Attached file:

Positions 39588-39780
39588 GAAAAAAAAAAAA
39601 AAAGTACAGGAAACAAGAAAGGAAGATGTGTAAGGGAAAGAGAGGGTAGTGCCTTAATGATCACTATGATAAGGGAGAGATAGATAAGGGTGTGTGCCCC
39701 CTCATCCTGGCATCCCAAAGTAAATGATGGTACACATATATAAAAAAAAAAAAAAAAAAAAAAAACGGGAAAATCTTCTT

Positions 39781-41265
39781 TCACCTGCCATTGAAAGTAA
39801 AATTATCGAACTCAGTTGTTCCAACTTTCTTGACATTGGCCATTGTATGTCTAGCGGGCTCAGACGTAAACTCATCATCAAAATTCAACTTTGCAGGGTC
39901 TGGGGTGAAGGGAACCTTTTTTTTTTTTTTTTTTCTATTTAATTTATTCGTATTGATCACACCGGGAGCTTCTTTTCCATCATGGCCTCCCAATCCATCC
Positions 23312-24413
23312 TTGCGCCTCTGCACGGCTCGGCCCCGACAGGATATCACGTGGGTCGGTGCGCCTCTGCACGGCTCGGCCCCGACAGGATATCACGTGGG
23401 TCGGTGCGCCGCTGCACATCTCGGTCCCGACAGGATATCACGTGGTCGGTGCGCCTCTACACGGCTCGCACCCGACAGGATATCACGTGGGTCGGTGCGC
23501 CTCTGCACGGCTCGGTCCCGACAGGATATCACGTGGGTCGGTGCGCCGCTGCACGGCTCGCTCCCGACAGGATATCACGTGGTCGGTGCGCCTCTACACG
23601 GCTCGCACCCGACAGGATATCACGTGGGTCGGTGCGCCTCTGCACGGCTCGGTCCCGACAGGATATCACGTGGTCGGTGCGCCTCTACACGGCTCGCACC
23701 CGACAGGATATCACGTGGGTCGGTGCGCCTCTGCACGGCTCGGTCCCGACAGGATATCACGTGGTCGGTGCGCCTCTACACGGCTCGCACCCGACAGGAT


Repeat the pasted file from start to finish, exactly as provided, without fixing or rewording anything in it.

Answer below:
Positions 39588-39780
39588 GAAAAAAAAAAAA
39601 AAAGTACAGGAAACAAGAAAGGAAGATGTGTAAGGGAAAGAGAGGGTAGTGCCTTAATGATCACTATGATAAGGGAGAGATAGATAAGGGTGTGTGCCCC
39701 CTCATCCTGGCATCCCAAAGTAAATGATGGTACACATATATAAAAAAAAAAAAAAAAAAAAAAAACGGGAAAATCTTCTT

Positions 39781-41265
39781 TCACCTGCCATTGAAAGTAA
39801 AATTATCGAACTCAGTTGTTCCAACTTTCTTGACATTGGCCATTGTATGTCTAGCGGGCTCAGACGTAAACTCATCATCAAAATTCAACTTTGCAGGGTC
39901 TGGGGTGAAGGGAACCTTTTTTTTTTTTTTTTTTCTATTTAATTTATTCGTATTGATCACACCGGGAGCTTCTTTTCCATCATGGCCTCCCAATCCATCC
Positions 23312-24413
23312 TTGCGCCTCTGCACGGCTCGGCCCCGACAGGATATCACGTGGGTCGGTGCGCCTCTGCACGGCTCGGCCCCGACAGGATATCACGTGGG
23401 TCGGTGCGCCGCTGCACATCTCGGTCCCGACAGGATATCACGTGGTCGGTGCGCCTCTACACGGCTCGCACCCGACAGGATATCACGTGGGTCGGTGCGC
23501 CTCTGCACGGCTCGGTCCCGACAGGATATCACGTGGGTCGGTGCGCCGCTGCACGGCTCGCTCCCGACAGGATATCACGTGGTCGGTGCGCCTCTACACG
23601 GCTCGCACCCGACAGGATATCACGTGGGTCGGTGCGCCTCTGCACGGCTCGGTCCCGACAGGATATCACGTGGTCGGTGCGCCTCTACACGGCTCGCACC
23701 CGACAGGATATCACGTGGGTCGGTGCGCCTCTGCACGGCTCGGTCCCGACAGGATATCACGTGGTCGGTGCGCCTCTACACGGCTCGCACCCGACAGGAT